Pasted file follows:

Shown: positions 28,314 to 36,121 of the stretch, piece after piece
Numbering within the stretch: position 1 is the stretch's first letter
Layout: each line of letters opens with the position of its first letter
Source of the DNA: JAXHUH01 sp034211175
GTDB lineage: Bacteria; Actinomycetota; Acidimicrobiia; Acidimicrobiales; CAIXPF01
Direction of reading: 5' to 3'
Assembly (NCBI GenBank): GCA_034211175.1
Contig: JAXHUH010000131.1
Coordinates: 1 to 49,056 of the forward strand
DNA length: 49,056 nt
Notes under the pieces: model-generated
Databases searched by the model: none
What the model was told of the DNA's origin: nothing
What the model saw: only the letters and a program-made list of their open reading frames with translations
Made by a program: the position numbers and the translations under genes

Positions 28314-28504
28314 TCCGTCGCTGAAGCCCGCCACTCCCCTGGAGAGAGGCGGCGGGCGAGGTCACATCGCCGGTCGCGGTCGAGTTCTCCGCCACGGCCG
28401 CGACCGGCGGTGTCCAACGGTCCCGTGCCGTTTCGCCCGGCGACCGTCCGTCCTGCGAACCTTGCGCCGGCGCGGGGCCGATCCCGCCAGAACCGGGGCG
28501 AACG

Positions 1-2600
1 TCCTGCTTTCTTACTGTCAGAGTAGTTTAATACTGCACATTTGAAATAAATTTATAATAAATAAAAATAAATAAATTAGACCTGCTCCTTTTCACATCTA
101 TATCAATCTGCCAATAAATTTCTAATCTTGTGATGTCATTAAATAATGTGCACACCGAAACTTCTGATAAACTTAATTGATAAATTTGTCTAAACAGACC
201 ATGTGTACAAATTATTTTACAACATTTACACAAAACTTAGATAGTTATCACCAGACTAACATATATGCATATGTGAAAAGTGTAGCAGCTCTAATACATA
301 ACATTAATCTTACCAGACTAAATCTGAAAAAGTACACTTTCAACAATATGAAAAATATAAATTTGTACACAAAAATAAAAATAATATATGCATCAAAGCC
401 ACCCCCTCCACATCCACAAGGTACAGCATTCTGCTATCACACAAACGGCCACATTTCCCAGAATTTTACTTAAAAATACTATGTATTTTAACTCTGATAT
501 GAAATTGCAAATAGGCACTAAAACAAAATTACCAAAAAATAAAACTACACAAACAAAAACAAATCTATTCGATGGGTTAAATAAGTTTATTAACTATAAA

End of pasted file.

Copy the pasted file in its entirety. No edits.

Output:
Shown: positions 28,314 to 36,121 of the stretch, piece after piece
Numbering within the stretch: position 1 is the stretch's first letter
Layout: each line of letters opens with the position of its first letter
Source of the DNA: JAXHUH01 sp034211175
GTDB lineage: Bacteria; Actinomycetota; Acidimicrobiia; Acidimicrobiales; CAIXPF01
Direction of reading: 5' to 3'
Assembly (NCBI GenBank): GCA_034211175.1
Contig: JAXHUH010000131.1
Coordinates: 1 to 49,056 of the forward strand
DNA length: 49,056 nt
Notes under the pieces: model-generated
Databases searched by the model: none
What the model was told of the DNA's origin: nothing
What the model saw: only the letters and a program-made list of their open reading frames with translations
Made by a program: the position numbers and the translations under genes

Positions 28314-28504
28314 TCCGTCGCTGAAGCCCGCCACTCCCCTGGAGAGAGGCGGCGGGCGAGGTCACATCGCCGGTCGCGGTCGAGTTCTCCGCCACGGCCG
28401 CGACCGGCGGTGTCCAACGGTCCCGTGCCGTTTCGCCCGGCGACCGTCCGTCCTGCGAACCTTGCGCCGGCGCGGGGCCGATCCCGCCAGAACCGGGGCG
28501 AACG

Positions 1-2600
1 TCCTGCTTTCTTACTGTCAGAGTAGTTTAATACTGCACATTTGAAATAAATTTATAATAAATAAAAATAAATAAATTAGACCTGCTCCTTTTCACATCTA
101 TATCAATCTGCCAATAAATTTCTAATCTTGTGATGTCATTAAATAATGTGCACACCGAAACTTCTGATAAACTTAATTGATAAATTTGTCTAAACAGACC
201 ATGTGTACAAATTATTTTACAACATTTACACAAAACTTAGATAGTTATCACCAGACTAACATATATGCATATGTGAAAAGTGTAGCAGCTCTAATACATA
301 ACATTAATCTTACCAGACTAAATCTGAAAAAGTACACTTTCAACAATATGAAAAATATAAATTTGTACACAAAAATAAAAATAATATATGCATCAAAGCC
401 ACCCCCTCCACATCCACAAGGTACAGCATTCTGCTATCACACAAACGGCCACATTTCCCAGAATTTTACTTAAAAATACTATGTATTTTAACTCTGATAT
501 GAAATTGCAAATAGGCACTAAAACAAAATTACCAAAAAATAAAACTACACAAACAAAAACAAATCTATTCGATGGGTTAAATAAGTTTATTAACTATAAA